I’d love to say this epiphany is somehow skills based. Conquering mental weakness, performing flashy brave stuff, playing what’s in front of you, that kind of thing. Any such proclamation would be a big fat lie though because we all know old dogs really don’t learn new tricks at all. No instead they go tyre shopping**

A mountain biker without a rubber fetish is merely an amateur astride a dandy steed. The professionals amongst us are fully paid up members of the Durometer club. We are at home with threads per inch, we carefully study tread patterns, and the complex language of compounds being nothing more than an open book.

The outcome of which was a tractor derived monster tread fetching up on my front rim. A slightly less aggressive companion migrated to the back. The Internet smugly dismisses plus tyres as pointless for mud. Now my SolarisMax was shod with chunky 2.8 inch tyres at 12PSI, it was time to go rule proving and myth busting.

Onto trails which had had some rain. And then some more rain. And then downpours sweeping spitefully over leafless terrain. Not quite enough though to saturate the hardpack baked solid over that endless summer. So wet over hard then. My absolute favourite.

To ride in the winter, you must create an entire belief system around your front tyre. Regardless of the mud splattering your eyeballs, the uncertain balance from going sideways, and the unceasing wetness spiking your peripheral vision. These are for nothing if you keep the faith.

A decent bike handler knows what grip feels like. A really decent one knows how hard they can push beyond that. An average Joe like me can get all Newtonian with opposing forces and trust in R&D over marketing.  These tyres will hold a line if you weight them properly while showing a bit of commitment.

And when they do its glorious. A whole world opens up in the damp and dead forest. Narnia is out of the closet. You can push, push, slide, push a little more and then back off before disaster strikes. Even when it does, speeds are low and a full body mud immersion is the only real collateral damage.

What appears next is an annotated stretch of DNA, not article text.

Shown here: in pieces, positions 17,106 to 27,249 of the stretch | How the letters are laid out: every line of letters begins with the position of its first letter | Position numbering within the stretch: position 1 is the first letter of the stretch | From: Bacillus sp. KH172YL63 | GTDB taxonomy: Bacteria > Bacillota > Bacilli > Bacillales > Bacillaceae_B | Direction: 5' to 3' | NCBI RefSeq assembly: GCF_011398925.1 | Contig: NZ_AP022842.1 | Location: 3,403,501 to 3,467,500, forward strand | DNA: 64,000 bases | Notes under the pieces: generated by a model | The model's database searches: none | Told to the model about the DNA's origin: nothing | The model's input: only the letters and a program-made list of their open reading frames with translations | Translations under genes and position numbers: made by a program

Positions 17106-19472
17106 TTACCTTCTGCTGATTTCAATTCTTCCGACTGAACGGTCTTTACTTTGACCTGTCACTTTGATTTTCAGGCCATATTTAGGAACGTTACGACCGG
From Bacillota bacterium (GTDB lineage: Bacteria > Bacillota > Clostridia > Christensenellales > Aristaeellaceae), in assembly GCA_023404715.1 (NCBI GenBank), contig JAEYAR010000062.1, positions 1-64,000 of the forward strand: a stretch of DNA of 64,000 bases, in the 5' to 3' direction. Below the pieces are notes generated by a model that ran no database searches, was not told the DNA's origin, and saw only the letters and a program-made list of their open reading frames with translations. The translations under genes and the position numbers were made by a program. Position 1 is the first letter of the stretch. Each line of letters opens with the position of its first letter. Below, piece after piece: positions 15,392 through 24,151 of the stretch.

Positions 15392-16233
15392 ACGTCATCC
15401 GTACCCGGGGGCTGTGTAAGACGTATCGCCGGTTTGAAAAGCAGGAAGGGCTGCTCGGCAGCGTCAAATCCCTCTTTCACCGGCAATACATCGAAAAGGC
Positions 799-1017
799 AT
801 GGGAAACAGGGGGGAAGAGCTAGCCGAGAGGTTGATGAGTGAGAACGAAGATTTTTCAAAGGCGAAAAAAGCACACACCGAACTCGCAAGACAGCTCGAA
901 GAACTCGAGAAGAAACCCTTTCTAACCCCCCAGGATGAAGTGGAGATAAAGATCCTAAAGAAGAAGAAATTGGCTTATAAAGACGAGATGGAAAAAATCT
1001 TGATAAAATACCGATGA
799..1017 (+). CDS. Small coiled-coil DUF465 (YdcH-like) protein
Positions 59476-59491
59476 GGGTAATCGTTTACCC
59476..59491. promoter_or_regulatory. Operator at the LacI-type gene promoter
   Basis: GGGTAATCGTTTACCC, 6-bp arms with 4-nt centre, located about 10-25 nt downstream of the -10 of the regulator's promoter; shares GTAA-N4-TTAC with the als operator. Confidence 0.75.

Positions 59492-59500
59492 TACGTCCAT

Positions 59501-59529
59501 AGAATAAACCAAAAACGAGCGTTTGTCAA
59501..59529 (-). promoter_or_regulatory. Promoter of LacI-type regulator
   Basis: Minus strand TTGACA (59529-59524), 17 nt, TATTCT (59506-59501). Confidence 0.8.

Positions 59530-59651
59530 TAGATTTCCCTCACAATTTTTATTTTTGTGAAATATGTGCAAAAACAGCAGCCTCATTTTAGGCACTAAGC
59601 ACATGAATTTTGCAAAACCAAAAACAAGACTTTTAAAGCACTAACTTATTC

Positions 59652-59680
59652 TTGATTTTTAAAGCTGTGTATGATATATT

Do this a few times and now there’s a bloke wondering if we should have a crack at another trail. Even when the pub is open. This hardtail is the perfect winter tool – it’s direct, consistent, not wallowing in pointless suspension and – afterwards – bloody easy to clean. It’s the tyres which make it tho, tempting grip from slick surfaces so egging the bloke on top to make a proper dirty protest.

There are limits of course. Steep and muddy. That’s Mr. Crashtastic gunning for me on every corner. Freshly cut trails offer nothing but wheel swapping and significant opportunity for a little lie down. Polished roots are winter snipers patiently waiting to take you down.

The last of which had me throwing shapes after taking line liberties no tyre could save me from. I threw the bike away, as it wasn’t offering much help, to slide into a bombhole on my arse. After checking myself out and foraging the now camouflaged bike from the surrounding shrubbery, I found I couldn’t actually get out. That’s how good the tyres are- you can ride even when you can’t walk.

Crashing is fine. Punctured hubris is not a new sensation. For a few corners before though, I felt I’d finally got this mountain biking thing dialled. The bike was turning and drifting at the same time which felt absolutely fine. I’d exchanged my normal tentative wafts at the bar for confident full limb prods to ride the slide. That’s the dirt talking to you right there however pretentious it sounds.